It was not far to the village shop which was well stocked, with fresh vegetables and had a counter with home made pies, pasties and samosas, so I was able to get all I came for and more. Well almost, I had wanted stamps but while it had a post office counter, that had just closed.
I was hurrying back to the boat, pleased with my purchases, through the path between two hedges towards the wood, when I heard loud barking, getting nearer and louder. A black labrador ran up from behind and jumped around me barking continuously. It kept running after me, barking and circling as I carried on nervously. I thought it might stop chasing after me if I stood still and perhaps lose interest, but it stay jumping up and barking. I turned to see a woman running and calling to the dog, to no effect. I stayed still to let her catch up. It started to head towards her but as soon as I headed off, it resumed following and barking. I was less alarmed though as it wasn’t aggressive, just lively and noisy, and I felt help would soon be at hand. She was very apologetic when she caught us up and held him, attaching his lead. I don’t know if it had escaped or was behaving out of character, but didn’t get any explanation from the owner. I remembered my bag had fresh pasties in and it made me wonder…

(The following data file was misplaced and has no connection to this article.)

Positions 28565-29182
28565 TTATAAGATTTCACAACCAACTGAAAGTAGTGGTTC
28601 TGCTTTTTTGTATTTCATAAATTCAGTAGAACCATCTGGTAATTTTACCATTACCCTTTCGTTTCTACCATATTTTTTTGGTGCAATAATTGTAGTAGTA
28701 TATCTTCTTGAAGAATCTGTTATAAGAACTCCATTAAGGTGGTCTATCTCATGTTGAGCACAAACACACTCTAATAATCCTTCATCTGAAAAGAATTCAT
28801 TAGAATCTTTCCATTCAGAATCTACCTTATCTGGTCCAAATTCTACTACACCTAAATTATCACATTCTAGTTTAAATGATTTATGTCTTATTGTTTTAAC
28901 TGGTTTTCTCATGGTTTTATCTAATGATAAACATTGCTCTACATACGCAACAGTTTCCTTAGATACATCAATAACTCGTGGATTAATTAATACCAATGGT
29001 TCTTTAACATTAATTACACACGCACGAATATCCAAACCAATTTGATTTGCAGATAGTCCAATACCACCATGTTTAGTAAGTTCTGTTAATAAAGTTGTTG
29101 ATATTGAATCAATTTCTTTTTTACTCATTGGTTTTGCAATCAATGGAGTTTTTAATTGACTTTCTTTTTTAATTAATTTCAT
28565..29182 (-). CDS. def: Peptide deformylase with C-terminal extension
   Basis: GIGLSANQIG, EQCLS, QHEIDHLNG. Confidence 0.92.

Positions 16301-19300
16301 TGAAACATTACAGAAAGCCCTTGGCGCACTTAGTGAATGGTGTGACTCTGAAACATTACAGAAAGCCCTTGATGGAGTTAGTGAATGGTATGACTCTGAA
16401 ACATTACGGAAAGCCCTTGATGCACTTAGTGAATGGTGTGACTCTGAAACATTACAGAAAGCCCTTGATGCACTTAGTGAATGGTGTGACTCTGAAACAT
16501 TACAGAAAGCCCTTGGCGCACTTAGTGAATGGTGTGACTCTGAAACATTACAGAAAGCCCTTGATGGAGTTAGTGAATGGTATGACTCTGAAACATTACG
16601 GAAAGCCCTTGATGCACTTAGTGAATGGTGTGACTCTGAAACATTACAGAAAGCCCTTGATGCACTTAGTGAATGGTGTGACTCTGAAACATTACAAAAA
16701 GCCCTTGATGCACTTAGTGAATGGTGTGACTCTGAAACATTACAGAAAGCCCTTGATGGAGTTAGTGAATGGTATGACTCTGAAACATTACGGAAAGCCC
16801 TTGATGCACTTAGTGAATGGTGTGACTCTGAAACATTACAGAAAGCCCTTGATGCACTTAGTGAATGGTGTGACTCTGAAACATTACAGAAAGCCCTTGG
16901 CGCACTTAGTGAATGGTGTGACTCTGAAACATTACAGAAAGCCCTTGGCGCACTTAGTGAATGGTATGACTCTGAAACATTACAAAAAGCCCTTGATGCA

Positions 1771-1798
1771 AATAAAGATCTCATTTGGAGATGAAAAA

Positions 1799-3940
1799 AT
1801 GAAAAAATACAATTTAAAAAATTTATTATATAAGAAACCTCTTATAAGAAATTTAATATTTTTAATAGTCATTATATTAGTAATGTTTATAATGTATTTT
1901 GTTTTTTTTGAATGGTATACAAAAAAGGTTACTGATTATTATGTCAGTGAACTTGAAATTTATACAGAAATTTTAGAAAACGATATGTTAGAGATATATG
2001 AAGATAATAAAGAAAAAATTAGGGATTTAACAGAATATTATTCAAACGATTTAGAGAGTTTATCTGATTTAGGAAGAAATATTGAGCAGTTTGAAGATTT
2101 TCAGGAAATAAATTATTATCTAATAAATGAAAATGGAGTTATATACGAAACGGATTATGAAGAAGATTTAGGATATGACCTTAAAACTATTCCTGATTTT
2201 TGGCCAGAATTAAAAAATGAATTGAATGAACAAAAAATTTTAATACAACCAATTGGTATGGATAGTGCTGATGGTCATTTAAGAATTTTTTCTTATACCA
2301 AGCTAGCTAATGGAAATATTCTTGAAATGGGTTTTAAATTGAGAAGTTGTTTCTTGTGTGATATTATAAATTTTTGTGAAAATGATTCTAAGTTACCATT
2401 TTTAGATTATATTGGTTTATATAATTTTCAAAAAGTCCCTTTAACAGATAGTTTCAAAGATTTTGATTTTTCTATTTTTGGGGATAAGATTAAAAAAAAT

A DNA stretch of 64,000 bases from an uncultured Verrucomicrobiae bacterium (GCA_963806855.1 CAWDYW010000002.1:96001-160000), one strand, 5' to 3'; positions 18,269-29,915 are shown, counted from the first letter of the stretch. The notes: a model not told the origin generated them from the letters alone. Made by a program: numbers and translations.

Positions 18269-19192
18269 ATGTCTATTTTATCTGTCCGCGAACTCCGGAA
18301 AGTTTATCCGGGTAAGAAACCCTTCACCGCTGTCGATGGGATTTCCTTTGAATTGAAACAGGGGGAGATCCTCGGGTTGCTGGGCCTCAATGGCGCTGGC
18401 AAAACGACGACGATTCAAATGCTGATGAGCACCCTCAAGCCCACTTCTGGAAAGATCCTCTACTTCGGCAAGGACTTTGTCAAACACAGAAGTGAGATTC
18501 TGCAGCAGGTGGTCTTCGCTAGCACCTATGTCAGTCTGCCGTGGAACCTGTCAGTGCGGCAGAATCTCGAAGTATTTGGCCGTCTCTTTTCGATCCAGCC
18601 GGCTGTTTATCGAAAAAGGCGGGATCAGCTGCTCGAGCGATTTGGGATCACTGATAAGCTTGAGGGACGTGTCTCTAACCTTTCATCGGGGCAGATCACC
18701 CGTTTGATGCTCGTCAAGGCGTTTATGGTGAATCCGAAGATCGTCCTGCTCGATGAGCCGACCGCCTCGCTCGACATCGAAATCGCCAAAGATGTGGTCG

We enjoyed our fresh unexpected lunch then went through the tunnel and the afternoon was more relaxing enjoying the autumn scenes and catching sight of a kingfisher several times. It stayed well ahead though so no chance to photograph. The sloes stay still at least, not as bright a blue but lots of it.
Shane spotted mooring rings. I hadn’t noticed them as was too busy looking at the goats on the other side of the canal but did notice us slowing and steering towards the bank so we pulled in and tied up.
I had a little walk but couldn’t get any closer to the goats. I heard a lot of birds in the trees and hedges and despite the road noise, Merlin heard them. We saw quite a lot of birds through the day today, not all identified, and of the ones heard in the app, not all seen. The redwing is a winter visitor so we may see it yet.